Blueberry supplementation may impact gut microbiota and inflammation

By Stephen Daniells

- Last updated on GMT

© Getty Images / annamoskvina
© Getty Images / annamoskvina
Anthocyanin-rich blueberries may change the composition of our gut microbiota and produce improvements in systemic inflammation, suggests a new study with rats.

Supplementing the high-fat diets of lab rats with freeze-dried blueberry powder appeared to improve the health of the gut by improving the integrity of the gastrointestinal tract and reducing the ‘leakage’ of endotoxins like lipopolysaccharide (LPS) into the blood.

Blueberry supplementation was also associated with improvements in sensitivity to insulin in high-fat fed rats, according to data published in the Journal of Nutrition​.

“[W]e show for the first time, to our knowledge, that blueberry-induced reductions in inflammation and insulin resistance in [high fat]-diet–fed rats were found in conjunction with compositional changes in the gut microbiota and improved gut integrity. These changes may have prevented LPS translocation, resulting in reduced systemic inflammation and improved hepatic insulin sensitivity in [high fat]-diet–fed rats,”​ wrote scientists from the University of Georgia.

“Thus, our study provides further support that blueberry may reduce obesity-related inflammation and insulin resistance.”

Blueberry benefits

Blueberries © Getty Images PhotoSouth
© Getty Images / PhotoSouth

The study adds to the ever-growing body of science supporting blueberries and the polyphenols they contain for gut health and inflammation. A 2013 study published in the Journal of Agricultural and Food Chemistry​ indicated that blueberry powder may selectively boost levels of bifidobacteria in the gut.

In addition, a review paper published last year in the Journal of Functional Foods​ concluded: “According to the literature, the evidence suggests that several species of blueberries in the genus ​Vaccinium and their isolated compounds are potential contributors to the regulation of glucose, lipid metabolism and improvement of inflammation.”

Study details

The Athens, GA-based researchers fed male rats low-fat, high-fat or high-fat plus blueberry powder diets for eight weeks. The blueberry powder was provided by the US Highbush Blueberry Council and was a 50-50 blend of Tifblue/Rubel blueberries.

Intestines gut health © Getty Images TLFurrer
Image © Getty Images / TLFurrer

The data showed that compared to the other two diet groups consumption of the blueberry powder led to increases in the abundance of Gammaproteobacteria​, especially the Pasteurellales order, including the genuses Actinobacillus ​and Aggregatibacter​.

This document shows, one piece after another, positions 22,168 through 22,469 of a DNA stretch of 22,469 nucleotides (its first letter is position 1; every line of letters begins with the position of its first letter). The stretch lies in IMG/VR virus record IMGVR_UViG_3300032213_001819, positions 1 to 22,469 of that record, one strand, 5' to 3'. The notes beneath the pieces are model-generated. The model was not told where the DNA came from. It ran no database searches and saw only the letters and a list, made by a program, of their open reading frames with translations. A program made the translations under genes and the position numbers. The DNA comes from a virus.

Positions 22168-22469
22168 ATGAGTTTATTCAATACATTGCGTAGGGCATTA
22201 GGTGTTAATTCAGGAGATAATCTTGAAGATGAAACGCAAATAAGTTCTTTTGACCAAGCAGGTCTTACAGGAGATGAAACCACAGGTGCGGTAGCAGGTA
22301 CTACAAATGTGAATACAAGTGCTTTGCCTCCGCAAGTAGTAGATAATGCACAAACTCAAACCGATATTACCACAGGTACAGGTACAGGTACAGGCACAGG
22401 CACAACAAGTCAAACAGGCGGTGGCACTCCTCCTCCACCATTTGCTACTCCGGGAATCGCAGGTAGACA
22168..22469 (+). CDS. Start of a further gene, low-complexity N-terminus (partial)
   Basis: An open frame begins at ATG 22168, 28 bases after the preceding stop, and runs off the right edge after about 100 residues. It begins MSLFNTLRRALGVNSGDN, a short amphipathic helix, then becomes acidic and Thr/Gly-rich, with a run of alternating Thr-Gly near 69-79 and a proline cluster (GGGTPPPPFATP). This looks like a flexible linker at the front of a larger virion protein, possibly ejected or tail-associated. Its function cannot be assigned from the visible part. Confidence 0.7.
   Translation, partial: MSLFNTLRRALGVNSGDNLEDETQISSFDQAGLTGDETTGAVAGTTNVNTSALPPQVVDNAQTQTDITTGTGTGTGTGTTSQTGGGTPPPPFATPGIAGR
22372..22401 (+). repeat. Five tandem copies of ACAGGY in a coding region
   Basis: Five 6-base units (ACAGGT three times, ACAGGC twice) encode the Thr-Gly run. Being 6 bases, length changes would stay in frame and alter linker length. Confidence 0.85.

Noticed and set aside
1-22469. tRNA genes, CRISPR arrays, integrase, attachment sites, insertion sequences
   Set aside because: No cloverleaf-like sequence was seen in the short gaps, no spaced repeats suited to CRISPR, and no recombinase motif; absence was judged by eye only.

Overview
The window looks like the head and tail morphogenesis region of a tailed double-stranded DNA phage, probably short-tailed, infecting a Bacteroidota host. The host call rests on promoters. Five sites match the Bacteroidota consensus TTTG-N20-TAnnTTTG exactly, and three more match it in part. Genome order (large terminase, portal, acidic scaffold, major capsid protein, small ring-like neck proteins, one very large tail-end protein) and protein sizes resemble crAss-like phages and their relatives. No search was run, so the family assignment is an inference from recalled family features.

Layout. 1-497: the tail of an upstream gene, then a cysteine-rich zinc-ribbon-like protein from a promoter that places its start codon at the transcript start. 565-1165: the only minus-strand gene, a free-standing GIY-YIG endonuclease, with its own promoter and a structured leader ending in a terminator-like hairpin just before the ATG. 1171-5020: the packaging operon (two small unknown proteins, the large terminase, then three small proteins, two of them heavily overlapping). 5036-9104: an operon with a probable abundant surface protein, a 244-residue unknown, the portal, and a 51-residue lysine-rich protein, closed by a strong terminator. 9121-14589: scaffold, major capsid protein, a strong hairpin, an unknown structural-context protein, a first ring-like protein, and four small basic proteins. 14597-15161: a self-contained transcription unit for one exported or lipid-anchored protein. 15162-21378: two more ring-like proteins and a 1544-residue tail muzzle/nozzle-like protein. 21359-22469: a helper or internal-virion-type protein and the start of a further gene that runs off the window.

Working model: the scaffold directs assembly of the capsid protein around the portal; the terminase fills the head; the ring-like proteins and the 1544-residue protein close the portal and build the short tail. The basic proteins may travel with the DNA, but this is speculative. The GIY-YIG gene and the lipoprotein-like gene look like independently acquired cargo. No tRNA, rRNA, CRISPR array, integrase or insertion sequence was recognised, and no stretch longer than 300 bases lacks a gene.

“Despite being traditionally thought to be proinflammatory, increases in ​Proteobacteria, especially  ​Gammaproteobacteria, have been reported in association with metabolic improvements, notably after Roux-en-Y gastric bypass in humans and animals,” ​explained the researchers. “In these studies, similarly to our results, the abundance of ​Aggregatibacter was significantly increased.”

In addition, blueberry supplementation attenuated changes in the height of the villi in the ileum that occurred in the high-fat diet only animals, said the researchers.

Markers of inflammation were also increased in the high-fat diet-only animals, compared to the low-fat group, but these increased were normalized by blueberry powder consumption. Markers of insulin sensitivity were improved in the blueberry-fed animals, added the researchers.

“[W]e used a rodent model to test our hypothesis and the results cannot be directly extrapolated to humans due to differences in gut microbiota and physiology,” ​they noted. “[And] although we showed that metabolic improvements with blueberry supplementation were found in association with compositional changes in the gut microbiota, the use of germ-free models would be needed to conclusively show that the gut microbiota is responsible for changes in inflammation and insulin sensitivity.”

The study was supported by a grant from the US Department of Agriculture.

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Source: Journal of Nutrition
Volume 148, Issue 2, Pages 209–219, doi: 10.1093/jn/nxx027
“Blueberry Supplementation Influences the Gut Microbiota, Inflammation, and Insulin Resistance in High-Fat-Diet–Fed Rats”
Authors: S. Lee et al.

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